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Posted by on in Family Law

You are single: if you are single and an adult, with no children, your estate will go to your closest biological family member according to Texas law. If you would rather your estate go to young nieces and nephews, friends, etc. you will need a Will to designate the distribution of your property. In addition, your family members may be at odds in making necessary medical and care decisions for you, should you become incapacitated.  You should have a durable power of attorney, healthcare power of attorney, and possibly a designation of guardian to ease this process. These documents will ensure that your wishes are adhered to and that your family will not spend time, money, or emotional energy fighting battles over your care. In addition, you may wish to appoint a person to dispose of your remains, or to choose how your remains are disposed, if you do not think your parents will agree with one another on this issue.

You are married: if you are married without a premarital agreement or a partition and exchange agreement, you have community property. If this is a first marriage, and there are no children, all of your property will go to your spouse, including any items that you wish would go to your parents, siblings, nieces and nephews, etc. The only way to dictate how your property is distributed upon your death is with a Will. 

You have children: if you have minor children and are married to the children’s other parent, you should name someone to be a guardian and care for your children if something is to happen to you and your spouse. Also, you will want to include a contingent trust in your Will so funds will not be held for your children if you want them to use funds now, and so funds will not be fully disbursed at age 18, if you intend for funds to be overseen for a longer period.

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Posted by on in Family Law

Holidays are generally a time love and family; however, this time can be very stressful and difficult, especially with children living between two homes.

There are some things parents can do to ease this process and hopefully create more peace for the parents and the kids around the holidays.

First, determine whether or not you have orders in place that dictate the holiday possession schedule.

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In 2014, Ms. Rose had much success in overcoming final protective orders entered with the Court. In one case, she was able to advocate for the dismissal of an entire protective order involving children, and her client’s visitation with the children was fully reinstated. In another, she was able to achieve a substantial decrease in duration of a protective order, from two years to one year (to end one month after the hearing on the modification).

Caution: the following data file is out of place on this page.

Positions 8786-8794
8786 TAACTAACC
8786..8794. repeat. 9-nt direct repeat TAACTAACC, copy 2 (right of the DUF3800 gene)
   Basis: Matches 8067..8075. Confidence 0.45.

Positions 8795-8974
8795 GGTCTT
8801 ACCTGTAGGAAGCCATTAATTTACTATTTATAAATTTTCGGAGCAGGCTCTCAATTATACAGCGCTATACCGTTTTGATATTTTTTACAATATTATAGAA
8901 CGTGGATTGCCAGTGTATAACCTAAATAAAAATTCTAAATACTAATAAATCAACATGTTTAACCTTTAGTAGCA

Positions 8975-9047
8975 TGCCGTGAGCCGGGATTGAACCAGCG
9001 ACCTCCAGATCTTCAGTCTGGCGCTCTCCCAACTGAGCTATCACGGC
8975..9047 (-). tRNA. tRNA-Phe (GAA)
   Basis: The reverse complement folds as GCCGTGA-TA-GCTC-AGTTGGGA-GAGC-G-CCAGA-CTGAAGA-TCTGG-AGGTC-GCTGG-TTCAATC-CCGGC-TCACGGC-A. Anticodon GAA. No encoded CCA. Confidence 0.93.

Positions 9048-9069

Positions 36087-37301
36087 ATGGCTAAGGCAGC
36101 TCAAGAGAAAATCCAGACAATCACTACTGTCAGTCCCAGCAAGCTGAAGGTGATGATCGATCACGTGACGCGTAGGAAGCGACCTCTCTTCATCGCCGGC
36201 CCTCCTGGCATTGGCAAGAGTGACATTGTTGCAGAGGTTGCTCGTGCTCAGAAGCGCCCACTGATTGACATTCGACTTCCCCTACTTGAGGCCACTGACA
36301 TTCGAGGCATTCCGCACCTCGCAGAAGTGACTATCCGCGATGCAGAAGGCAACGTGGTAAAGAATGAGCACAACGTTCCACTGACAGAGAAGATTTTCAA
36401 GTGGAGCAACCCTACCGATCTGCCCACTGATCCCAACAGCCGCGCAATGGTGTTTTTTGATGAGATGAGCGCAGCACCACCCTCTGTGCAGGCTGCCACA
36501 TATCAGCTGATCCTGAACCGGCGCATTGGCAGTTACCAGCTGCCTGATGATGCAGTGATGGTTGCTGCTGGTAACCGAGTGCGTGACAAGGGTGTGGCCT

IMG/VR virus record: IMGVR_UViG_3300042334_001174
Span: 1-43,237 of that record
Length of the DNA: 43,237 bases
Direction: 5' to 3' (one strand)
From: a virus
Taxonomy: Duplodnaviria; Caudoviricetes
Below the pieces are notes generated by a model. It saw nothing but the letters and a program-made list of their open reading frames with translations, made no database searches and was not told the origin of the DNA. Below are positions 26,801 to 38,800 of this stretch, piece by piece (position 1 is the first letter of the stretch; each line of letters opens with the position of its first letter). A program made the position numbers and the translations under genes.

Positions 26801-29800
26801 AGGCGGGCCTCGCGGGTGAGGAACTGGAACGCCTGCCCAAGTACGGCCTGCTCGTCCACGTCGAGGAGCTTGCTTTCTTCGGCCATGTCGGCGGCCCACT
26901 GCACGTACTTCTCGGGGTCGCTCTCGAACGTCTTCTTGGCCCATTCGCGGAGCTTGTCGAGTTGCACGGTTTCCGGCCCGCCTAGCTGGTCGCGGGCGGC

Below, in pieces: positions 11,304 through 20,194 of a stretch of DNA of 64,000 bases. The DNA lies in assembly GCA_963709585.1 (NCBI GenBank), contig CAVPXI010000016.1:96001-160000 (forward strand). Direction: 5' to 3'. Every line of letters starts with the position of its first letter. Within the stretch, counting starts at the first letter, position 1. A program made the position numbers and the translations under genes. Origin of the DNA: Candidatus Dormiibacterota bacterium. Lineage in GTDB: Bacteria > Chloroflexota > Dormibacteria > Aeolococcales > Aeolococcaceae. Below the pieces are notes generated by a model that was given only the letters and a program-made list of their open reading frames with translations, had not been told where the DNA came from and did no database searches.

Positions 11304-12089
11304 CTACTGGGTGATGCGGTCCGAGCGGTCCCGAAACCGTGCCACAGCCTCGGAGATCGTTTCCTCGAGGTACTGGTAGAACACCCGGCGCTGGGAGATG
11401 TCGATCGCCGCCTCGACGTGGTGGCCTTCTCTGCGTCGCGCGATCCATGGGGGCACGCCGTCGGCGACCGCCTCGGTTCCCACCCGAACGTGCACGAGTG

While Sarah has successfully challenged final protective orders, it is always best to have competent and experienced local counsel defend you in the initial trial proceeding to avoid the improper protective order from the beginning. If a protective order has already been ordered and you believe it was not proper, please contact Mrs. Rose to advise you on your options.

Tagged in: Newsletter
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Posted by on in Family Law

In Texas, guardianship is a process where a court appoints a person or an organization to care for the physical and/or financial needs of a minor child or incapacitated adult. This is generally an onerous process because the rights of the person who needs a guardian (Ward) are being removed and given to another person or organization.

There are two types of guardianships: guardian of the person and guardian of the estate. A guardian of the person makes decisions for the Ward’s well-being and daily care. A guardian of the estate cares for the Ward’s property and financial well-being. Not every Proposed Ward requires both types of guardians, and those who do require both may have the same person or different people named in each capacity.

There are a few circumstances where guardianships are more common:

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Posted by on in Family Law

Texas Paternity Registry: Dads Preemptively Asserting Rights

In Texas, if a woman has your child, your rights in regard to that child are only maintained in one of the following ways:

  1. You are married to the mother at the time of the conception or the birth of the child. See the specific requirements in Texas Family Code Section 160.204;
  2. Your name is on the birth certificate of the child;
  3. You and the mother sign an Acknowledgment of Paternity;
  4. You have completed a Notice of Intent to Claim Paternity with the State Paternity Registry; or
  5. The mother maintains custody of the child and you (or she) file a Paternity suit.

Why is it important to assert and protect your rights?

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